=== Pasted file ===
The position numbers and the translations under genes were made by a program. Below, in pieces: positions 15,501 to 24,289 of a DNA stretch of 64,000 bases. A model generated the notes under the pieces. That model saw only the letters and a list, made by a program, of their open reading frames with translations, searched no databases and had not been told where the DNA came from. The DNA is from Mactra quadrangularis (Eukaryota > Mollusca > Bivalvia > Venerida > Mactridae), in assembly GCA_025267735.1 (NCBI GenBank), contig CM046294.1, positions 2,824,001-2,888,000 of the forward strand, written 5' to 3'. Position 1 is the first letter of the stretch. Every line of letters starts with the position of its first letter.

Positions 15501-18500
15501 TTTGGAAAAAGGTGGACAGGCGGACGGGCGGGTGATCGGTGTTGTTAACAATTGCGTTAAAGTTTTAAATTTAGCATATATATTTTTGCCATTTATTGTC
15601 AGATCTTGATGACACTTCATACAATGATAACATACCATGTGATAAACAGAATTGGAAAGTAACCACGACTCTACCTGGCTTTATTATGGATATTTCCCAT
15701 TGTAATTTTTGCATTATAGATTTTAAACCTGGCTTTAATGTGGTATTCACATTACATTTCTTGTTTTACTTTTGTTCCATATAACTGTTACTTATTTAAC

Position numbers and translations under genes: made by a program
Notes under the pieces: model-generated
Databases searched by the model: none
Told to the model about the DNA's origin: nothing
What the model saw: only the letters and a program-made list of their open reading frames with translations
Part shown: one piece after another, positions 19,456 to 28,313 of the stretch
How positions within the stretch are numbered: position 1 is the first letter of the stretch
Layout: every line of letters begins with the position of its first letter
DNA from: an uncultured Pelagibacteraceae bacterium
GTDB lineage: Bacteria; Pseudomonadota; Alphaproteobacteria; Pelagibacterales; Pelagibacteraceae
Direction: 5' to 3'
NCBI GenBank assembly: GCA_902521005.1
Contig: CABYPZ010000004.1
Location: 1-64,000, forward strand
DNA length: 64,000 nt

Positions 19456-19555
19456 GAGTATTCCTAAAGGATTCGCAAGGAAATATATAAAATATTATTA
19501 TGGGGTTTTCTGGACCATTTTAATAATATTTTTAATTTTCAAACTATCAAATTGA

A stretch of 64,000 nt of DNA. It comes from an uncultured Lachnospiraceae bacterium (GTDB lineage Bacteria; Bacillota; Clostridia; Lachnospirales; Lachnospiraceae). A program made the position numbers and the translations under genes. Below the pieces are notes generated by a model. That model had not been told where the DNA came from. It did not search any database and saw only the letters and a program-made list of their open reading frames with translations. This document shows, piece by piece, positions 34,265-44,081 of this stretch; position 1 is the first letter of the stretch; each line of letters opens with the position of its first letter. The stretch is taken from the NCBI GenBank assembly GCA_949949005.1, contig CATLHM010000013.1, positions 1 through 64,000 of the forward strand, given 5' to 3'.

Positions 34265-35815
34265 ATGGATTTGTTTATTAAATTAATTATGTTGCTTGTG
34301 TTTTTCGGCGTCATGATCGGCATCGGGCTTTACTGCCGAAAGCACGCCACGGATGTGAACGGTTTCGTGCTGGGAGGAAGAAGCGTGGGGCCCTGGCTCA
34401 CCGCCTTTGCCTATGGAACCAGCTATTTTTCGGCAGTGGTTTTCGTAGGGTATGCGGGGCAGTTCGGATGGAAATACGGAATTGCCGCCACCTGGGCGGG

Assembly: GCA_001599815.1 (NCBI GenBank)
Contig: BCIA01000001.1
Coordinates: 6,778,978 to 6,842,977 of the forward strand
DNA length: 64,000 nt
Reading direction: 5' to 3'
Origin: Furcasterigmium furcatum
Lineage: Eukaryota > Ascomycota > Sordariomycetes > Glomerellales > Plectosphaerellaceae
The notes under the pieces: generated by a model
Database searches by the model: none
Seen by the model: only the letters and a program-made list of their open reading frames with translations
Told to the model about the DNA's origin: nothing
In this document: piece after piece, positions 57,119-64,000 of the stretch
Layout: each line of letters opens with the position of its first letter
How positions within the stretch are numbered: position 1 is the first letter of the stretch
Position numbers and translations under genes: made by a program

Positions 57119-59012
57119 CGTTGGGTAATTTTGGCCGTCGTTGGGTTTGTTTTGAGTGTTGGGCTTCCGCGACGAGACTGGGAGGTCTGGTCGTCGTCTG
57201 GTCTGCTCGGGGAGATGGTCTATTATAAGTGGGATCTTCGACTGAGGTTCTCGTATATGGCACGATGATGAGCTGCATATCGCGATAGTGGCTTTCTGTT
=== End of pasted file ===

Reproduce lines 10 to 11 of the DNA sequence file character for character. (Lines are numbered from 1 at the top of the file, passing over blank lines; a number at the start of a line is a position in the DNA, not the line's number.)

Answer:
What the model saw: only the letters and a program-made list of their open reading frames with translations
Part shown: one piece after another, positions 19,456 to 28,313 of the stretch